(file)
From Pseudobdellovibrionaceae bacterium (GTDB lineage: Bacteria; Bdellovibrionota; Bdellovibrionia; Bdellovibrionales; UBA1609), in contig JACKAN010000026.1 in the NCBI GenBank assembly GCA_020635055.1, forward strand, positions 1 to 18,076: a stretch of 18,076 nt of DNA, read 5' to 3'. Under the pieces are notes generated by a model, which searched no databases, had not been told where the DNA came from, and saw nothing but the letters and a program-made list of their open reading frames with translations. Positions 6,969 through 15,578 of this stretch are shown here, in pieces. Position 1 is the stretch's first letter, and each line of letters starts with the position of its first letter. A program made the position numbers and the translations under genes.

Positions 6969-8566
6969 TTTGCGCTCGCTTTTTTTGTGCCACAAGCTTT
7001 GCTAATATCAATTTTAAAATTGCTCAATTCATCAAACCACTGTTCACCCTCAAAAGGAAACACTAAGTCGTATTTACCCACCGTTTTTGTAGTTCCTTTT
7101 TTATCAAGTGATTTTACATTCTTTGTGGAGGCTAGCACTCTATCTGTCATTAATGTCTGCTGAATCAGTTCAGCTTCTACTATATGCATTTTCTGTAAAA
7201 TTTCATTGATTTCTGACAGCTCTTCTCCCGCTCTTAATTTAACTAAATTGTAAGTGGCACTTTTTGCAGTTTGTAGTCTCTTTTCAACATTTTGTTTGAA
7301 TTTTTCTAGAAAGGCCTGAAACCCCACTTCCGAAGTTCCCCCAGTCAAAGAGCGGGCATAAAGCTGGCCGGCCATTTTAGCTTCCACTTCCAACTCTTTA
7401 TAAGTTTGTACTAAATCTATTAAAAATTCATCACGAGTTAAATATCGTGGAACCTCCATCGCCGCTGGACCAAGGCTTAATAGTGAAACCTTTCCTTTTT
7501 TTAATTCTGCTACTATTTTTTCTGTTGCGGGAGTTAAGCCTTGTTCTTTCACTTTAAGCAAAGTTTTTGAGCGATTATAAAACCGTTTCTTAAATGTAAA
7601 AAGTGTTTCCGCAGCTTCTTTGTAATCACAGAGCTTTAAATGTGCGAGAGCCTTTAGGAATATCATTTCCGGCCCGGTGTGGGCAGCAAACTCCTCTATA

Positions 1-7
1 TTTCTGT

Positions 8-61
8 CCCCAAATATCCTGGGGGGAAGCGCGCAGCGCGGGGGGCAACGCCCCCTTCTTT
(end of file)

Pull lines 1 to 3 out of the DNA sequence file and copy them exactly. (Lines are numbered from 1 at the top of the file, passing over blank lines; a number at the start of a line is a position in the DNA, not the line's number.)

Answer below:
From Pseudobdellovibrionaceae bacterium (GTDB lineage: Bacteria; Bdellovibrionota; Bdellovibrionia; Bdellovibrionales; UBA1609), in contig JACKAN010000026.1 in the NCBI GenBank assembly GCA_020635055.1, forward strand, positions 1 to 18,076: a stretch of 18,076 nt of DNA, read 5' to 3'. Under the pieces are notes generated by a model, which searched no databases, had not been told where the DNA came from, and saw nothing but the letters and a program-made list of their open reading frames with translations. Positions 6,969 through 15,578 of this stretch are shown here, in pieces. Position 1 is the stretch's first letter, and each line of letters starts with the position of its first letter. A program made the position numbers and the translations under genes.

Positions 6969-8566
6969 TTTGCGCTCGCTTTTTTTGTGCCACAAGCTTT